Are Australia's 3G networks really 4G? It's complicated...

Are Australia's 3G networks really 4G? It's complicated...

Apple has today claimed that Australia’s 3G networks are actually 4G networks if compared to international standards, and that our carriers have simply mislabelled them. And while we may ponder what was in their lawyer’s head when he made that statement, the 4G issue is, well, really complicated.

First, let’s explore what each carrier uses. At a base level, all carriers support UMTS (Universal Mobile Telecommunications System) as their 3G standard. That standard is not deemed by the International Telecommunications Union – the peak international body – to be a 4G standard.

Telstra has also implemented the HSPA+ standard in some of its towers – and here is where we get to the tricky part.

HSPA+ is not officially recognised by the ITU as a 4G standard – so, win for the ACCC.

However, the ITU has pretty much opened up the definition of what 4G (all for the ‘sake of the consumer’) which allows carriers to promote it as a 4G network – like AT&T.

Saying in a statement:

As the most advanced technologies currently defined for global wireless mobile broadband communications, IMT-Advanced is considered as “4G”, although it is recognized that this term, while undefined, may also be applied to the forerunners of these technologies, LTE and WiMax, and to other evolved 3G technologies providing a substantial level of improvement in performance and capabilities with respect to the initial third generation systems now deployed.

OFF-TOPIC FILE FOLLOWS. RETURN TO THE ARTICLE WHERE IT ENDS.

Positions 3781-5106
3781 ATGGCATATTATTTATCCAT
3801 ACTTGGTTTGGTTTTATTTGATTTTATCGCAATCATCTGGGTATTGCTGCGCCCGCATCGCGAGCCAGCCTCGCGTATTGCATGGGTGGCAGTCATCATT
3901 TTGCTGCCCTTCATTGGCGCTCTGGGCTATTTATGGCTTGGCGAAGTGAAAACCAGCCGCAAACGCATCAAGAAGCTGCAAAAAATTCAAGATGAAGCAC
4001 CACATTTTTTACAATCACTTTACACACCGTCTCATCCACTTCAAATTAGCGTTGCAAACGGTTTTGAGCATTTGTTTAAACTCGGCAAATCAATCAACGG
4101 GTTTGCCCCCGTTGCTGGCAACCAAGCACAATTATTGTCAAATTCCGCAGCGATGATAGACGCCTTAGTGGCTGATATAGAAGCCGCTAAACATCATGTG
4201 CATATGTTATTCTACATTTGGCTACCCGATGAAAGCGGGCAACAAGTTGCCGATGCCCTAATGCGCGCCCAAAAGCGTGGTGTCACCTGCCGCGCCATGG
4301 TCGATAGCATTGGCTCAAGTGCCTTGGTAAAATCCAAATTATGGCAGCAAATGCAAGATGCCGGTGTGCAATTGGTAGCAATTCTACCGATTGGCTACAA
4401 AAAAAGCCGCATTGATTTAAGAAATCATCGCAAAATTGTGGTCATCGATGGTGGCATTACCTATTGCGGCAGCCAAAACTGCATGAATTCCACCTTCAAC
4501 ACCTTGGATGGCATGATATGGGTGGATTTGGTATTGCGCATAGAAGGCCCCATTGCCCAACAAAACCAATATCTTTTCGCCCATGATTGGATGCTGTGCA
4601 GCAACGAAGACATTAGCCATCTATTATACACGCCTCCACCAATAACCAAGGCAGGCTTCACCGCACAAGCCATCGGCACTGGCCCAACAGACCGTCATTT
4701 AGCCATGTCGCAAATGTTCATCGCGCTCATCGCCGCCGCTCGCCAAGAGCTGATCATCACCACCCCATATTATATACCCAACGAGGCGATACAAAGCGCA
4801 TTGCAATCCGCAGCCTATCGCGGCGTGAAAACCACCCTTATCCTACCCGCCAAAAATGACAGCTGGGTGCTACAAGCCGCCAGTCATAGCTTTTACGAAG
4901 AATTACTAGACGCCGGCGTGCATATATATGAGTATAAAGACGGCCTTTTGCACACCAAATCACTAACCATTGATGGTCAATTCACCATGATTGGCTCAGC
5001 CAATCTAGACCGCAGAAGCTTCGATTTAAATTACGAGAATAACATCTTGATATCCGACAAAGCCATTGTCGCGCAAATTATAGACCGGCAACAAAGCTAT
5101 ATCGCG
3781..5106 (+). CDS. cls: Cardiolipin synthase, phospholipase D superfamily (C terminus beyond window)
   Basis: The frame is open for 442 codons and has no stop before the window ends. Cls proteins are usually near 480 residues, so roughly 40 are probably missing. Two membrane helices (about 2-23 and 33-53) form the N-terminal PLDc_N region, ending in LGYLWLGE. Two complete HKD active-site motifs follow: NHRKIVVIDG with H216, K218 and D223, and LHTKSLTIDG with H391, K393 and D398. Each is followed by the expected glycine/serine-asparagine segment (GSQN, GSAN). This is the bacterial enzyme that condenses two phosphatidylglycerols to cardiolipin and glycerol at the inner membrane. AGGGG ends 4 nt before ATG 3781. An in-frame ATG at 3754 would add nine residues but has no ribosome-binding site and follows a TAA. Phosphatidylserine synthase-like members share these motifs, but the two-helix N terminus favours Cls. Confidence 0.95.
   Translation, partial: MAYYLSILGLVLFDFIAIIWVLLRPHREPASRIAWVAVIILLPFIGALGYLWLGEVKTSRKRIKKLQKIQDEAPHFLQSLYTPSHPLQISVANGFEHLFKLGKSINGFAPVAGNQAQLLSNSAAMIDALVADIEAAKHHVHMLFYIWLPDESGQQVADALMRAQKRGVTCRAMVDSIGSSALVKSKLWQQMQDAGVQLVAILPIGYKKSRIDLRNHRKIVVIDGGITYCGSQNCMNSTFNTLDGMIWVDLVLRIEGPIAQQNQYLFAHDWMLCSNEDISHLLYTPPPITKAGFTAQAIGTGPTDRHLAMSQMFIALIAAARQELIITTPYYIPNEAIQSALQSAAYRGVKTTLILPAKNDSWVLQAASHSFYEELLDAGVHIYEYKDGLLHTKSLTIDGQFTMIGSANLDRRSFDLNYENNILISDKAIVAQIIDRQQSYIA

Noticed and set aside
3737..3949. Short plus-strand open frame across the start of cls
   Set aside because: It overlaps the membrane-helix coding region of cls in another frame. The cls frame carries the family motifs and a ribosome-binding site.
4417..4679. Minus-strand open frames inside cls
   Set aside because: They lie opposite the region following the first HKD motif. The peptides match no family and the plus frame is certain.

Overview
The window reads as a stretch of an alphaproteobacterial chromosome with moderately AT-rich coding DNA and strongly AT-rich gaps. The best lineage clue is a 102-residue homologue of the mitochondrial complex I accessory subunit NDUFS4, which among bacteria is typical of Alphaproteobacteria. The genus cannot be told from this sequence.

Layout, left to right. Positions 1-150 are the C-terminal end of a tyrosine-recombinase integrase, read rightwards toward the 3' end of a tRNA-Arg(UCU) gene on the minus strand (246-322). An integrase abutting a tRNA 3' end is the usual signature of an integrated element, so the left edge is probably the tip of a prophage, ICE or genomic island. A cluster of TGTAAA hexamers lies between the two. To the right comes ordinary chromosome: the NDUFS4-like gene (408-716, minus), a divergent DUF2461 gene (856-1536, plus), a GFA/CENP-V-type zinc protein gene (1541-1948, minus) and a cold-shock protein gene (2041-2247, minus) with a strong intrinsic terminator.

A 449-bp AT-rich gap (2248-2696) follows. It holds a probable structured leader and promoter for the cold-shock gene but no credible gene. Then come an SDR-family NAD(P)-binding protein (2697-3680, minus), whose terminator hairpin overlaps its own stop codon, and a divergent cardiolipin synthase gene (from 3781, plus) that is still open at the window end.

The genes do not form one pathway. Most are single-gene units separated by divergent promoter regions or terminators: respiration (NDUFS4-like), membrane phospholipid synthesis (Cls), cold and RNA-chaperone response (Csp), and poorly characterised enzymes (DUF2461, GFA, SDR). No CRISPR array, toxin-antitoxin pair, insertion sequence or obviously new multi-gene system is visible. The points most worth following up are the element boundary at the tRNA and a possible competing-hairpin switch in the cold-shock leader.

Translation: HSPA+, LTE and WiMax are allowed to be promoted as ‘4G’ despite the fact that the ITU will not recognise them as such.

But, wait? LTE and WiMax? Aren’t they 4G standards?

Well, no. The official definition of 4G, as set out by the ITU themselves, basically ruled out LTE and WiMax as ‘official’ 4G standards. This was because they did not meet the peak speed requirements of 1 gigabit/second speeds for “low mobility communication” (or, in other words, the speed you get if you were standing on the sidewalk and sending a simple Twitter message).

And the ITU was pretty strict on its definition on what should be called 4G, until it realised that every mobile operator – especially with Verizon, AT&T and Sprint – and every mobile phone manufacturer was going to ignore it for ‘marketing’. And hence, the much looser definition – meaning that the mobile operators can market LTE, HSPA+ and WiMax as a 4G network, despite the fact that the ITU will simply ignore it.

This also means that Telstra has essentially lied. Their 4G network running on LTE is not in fact a 4G network. Under the original ITU definition, this would simply be an addition to its 3G network. Thanks to the ITU’s looser definition, it can market LTE as a 4G network.

But what is a 4G standard under the ITU? Well, there are two standards that have been recognised as an official standard: LTE Advanced and IEEE 802.16m. These are basically more compliant versions of LTE and WiMax; but neither standard is expected to be commercially deployed for several more years.

Until true 4G is deployed, we’re stuck with this marketing fallacy.

Image: Droid Life

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